Jobe Dupre’, CPA

It is now official that inherited IRAs are not considered “retirement funds” within the meaning of federal bankruptcy law and therefore are not exempt from a bankruptcy estate. This ruling was handed down by the Supreme Court in the case of Clark, et ux v. Rameker on June 12, 2014.

Typically, retirement funds (IRAs and Roth IRAs) are exempt from a bankruptcy estate and therefore shielded from creditors in bankruptcy. This was done to help debtors to provide for their retirement, even after bankruptcy. However, the Supreme Court ruled that inherited IRAs do not qualify as retirement funds.

The court defined retirement funds as funds “set aside for the day an individual stops working” and there were three legal characteristics of an inherited IRA that led the Court to determine that they are not considered “Retirement Funds”:

  1. A holder in an inherited IRA cannot invest additional money into the account;
  2. Holders of inherited IRA’s are required to withdraw money from such accounts no matter how many years the holder may be from retirement; and
  3. The holder of an inherited IRA can withdraw the entire balance in the account at any time for any purpose without incurring a penalty.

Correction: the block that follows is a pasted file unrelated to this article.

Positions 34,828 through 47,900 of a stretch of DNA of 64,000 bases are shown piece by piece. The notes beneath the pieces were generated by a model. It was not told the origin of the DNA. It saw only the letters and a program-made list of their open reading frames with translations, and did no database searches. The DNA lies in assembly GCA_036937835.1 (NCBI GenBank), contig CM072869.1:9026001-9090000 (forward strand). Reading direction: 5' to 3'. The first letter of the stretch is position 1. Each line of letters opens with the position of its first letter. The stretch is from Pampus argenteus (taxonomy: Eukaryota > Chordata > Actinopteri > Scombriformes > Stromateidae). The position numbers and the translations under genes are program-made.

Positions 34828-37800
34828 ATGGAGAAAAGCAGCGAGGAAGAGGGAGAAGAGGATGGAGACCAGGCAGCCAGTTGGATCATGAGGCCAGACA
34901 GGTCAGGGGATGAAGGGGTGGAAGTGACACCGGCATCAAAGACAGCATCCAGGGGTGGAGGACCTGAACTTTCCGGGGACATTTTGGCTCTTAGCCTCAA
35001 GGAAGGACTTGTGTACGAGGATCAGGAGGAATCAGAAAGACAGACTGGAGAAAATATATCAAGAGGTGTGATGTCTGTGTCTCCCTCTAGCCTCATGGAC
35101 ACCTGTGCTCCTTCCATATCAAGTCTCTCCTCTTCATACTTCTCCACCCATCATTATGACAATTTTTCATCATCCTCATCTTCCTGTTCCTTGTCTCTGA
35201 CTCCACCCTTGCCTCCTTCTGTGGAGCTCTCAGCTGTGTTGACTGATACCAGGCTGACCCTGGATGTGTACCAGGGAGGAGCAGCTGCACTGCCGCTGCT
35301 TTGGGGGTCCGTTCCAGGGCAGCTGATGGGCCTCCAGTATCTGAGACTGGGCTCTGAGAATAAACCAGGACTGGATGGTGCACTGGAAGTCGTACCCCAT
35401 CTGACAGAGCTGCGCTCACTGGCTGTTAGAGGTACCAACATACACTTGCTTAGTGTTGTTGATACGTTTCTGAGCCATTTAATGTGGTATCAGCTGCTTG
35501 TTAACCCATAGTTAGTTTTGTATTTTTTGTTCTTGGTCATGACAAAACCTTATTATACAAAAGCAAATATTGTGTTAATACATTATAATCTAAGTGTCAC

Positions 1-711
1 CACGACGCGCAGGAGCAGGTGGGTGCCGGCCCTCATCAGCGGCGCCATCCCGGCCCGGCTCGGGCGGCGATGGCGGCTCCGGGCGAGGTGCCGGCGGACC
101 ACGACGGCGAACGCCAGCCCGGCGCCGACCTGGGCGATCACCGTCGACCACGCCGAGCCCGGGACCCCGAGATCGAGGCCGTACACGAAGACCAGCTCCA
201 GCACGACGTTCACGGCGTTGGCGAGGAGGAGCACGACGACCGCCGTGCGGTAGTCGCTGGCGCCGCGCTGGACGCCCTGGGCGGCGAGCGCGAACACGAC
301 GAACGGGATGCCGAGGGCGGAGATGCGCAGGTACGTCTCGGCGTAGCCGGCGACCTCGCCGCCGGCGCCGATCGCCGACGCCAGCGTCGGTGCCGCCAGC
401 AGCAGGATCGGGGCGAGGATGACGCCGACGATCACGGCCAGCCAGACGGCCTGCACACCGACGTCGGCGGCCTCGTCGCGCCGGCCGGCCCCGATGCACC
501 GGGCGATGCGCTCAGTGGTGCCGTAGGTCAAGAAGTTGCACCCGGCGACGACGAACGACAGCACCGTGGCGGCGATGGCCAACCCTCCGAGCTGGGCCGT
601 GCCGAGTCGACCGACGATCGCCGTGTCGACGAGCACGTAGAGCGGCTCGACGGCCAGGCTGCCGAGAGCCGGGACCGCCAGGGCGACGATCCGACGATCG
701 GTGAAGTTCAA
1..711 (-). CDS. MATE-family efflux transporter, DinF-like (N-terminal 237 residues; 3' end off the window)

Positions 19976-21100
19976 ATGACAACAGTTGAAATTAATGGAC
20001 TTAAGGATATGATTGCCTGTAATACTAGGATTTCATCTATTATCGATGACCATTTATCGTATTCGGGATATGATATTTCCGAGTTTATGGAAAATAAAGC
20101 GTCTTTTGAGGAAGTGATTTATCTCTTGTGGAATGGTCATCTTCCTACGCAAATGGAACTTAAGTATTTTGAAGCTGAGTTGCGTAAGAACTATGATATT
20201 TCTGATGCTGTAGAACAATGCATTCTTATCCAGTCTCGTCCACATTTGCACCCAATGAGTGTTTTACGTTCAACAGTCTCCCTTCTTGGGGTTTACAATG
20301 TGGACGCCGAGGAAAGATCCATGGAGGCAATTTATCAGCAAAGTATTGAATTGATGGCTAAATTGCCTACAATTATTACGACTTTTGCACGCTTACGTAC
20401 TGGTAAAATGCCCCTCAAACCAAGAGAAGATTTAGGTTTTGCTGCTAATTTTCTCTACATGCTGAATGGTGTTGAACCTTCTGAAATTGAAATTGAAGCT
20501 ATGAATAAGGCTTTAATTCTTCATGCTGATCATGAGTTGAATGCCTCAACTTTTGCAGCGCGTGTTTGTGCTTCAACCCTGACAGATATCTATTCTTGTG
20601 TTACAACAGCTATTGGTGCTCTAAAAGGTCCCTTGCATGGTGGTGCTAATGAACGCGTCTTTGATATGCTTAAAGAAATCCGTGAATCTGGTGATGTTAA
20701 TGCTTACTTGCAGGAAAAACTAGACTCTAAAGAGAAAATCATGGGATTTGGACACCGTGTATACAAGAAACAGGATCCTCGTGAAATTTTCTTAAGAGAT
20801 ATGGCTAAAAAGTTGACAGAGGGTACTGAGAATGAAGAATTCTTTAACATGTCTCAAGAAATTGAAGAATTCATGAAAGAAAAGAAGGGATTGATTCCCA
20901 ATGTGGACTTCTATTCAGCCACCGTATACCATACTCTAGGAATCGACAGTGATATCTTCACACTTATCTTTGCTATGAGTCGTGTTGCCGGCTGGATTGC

This Supreme Court ruling brings about a harsh reminder that credit protection is very important and should be a key factor when determining how the monies in an IRA are passed on to your beneficiaries. One way to obtain this protection from creditors is to form a trust and have the trust be the beneficiary of the IRA. There are a number of trusts out there that can accomplish this goal and they can be customized to your needs as these trusts are not a one-size-fits-all approach.

So, if you have an inherited IRA, are concerned about creditor protection, and have any questions please do not hesitate to give us a call. We will be glad to answer questions and point you in the right direction.

Share this post